Here are four strategies to help leaders find this balance and get more important work done.
We all know that controlling what we pay attention to is key to living an intentional life. As a manager, one of the biggest impediments to attention management is other people’s problems. When leaders’ time is constantly in demand from staff, they report they have too little time remaining to engage in reflective thinking.
How can leaders create the time and space to think and get important work done?
Mentor in hindsight: Mentoring is an important role of leadership. However, employees learn much less when advice is given on the front end than they do when they have the opportunity to experience their own successes and failures, then discuss them with their boss later.
Create boundaries for decision-making: Sometimes it’s hard for employees to determine what they should handle on their own and what is outside the scope of their responsibilities. Make sure all employees know exactly what their ultimate role in the company is and when it’s acceptable for them to make mistakes.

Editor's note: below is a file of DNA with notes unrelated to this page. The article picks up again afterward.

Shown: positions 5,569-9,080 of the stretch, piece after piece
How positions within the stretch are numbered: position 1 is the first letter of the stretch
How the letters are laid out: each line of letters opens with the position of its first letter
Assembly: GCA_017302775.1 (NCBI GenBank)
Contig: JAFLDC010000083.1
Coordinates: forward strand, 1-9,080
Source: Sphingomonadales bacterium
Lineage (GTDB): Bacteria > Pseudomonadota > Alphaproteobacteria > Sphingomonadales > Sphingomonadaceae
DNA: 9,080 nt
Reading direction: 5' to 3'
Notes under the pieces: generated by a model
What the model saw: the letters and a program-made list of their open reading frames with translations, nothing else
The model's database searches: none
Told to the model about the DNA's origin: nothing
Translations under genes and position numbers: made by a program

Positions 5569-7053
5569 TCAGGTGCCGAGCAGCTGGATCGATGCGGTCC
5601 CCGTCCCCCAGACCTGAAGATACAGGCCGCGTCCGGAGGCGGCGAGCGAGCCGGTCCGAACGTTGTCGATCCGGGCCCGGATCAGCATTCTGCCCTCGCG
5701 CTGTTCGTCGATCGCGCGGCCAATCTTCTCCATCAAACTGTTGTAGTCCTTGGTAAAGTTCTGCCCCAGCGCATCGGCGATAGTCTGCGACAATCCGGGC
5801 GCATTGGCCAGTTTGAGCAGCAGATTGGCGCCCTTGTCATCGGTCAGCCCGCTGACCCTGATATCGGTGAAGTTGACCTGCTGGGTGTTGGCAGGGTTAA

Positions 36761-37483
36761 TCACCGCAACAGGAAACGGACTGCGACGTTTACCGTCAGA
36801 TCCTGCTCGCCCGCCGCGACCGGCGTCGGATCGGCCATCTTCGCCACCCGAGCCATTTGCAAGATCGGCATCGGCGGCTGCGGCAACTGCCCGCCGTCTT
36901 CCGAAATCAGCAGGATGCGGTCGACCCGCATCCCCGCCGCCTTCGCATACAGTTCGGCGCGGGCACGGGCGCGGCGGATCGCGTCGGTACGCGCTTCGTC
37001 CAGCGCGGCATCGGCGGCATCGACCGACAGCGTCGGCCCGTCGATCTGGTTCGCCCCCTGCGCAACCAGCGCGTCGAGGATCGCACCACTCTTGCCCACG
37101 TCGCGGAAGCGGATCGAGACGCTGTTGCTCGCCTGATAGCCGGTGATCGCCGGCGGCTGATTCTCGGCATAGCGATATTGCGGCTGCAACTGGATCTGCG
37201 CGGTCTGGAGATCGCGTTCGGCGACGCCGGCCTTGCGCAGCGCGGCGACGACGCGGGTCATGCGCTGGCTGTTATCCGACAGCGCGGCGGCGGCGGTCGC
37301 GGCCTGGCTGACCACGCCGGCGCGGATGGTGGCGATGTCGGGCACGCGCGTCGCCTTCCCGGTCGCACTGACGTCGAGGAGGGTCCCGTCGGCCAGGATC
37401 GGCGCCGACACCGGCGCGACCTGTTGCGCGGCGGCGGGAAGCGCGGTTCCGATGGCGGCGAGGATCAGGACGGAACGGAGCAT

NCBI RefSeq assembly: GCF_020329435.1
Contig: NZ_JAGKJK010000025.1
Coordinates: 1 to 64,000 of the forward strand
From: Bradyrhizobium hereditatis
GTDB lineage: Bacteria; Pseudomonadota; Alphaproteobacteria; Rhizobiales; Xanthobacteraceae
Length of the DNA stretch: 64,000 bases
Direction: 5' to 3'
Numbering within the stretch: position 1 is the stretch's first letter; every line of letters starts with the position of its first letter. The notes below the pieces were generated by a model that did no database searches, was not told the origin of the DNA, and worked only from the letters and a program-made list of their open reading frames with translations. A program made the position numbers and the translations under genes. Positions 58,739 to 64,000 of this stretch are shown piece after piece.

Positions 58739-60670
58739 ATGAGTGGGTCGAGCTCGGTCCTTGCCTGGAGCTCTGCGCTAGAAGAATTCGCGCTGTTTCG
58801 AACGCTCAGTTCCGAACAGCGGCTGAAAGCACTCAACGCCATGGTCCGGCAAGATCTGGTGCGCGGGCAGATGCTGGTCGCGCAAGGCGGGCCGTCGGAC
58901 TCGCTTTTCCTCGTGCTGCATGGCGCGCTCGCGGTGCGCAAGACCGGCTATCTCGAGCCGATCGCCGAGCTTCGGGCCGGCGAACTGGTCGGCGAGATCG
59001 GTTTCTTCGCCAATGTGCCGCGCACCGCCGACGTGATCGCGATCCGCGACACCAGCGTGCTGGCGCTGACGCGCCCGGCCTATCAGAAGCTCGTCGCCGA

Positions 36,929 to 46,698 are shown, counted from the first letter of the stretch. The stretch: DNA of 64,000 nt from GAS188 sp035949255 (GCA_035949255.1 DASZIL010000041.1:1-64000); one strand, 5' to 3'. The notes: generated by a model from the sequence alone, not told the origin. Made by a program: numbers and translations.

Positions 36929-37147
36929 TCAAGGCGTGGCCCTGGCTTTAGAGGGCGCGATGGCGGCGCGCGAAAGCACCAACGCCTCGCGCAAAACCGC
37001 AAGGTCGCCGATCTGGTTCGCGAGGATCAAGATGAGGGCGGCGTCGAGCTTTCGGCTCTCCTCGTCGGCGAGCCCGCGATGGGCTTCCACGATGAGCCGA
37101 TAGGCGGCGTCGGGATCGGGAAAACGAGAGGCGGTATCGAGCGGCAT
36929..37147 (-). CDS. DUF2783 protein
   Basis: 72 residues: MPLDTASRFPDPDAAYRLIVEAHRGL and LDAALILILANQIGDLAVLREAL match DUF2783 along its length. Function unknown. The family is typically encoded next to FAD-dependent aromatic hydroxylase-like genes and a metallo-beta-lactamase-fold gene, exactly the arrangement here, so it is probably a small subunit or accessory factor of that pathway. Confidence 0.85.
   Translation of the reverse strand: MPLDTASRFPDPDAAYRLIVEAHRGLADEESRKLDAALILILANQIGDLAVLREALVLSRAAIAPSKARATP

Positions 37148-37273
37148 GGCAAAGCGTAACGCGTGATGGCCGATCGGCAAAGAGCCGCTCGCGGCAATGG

Have regular meetings with your reports: Reliably dedicate time on your calendar every week for each of your direct reports. If they feel empowered to make decisions on their own, and they understand how far their responsibilities extend and what they need your help for, they will then be more likely to hold their questions and issues to discuss at your weekly meeting.
Be available less often: The more often you are unavailable, the more often your team will figure out things on its own. When leaders are “too available” to the team, on the contrary, their teams can become disempowered or lazy.
Copyright 2018 Harvard Business School Publishing Corp. Distributed by The New York Times Syndicate.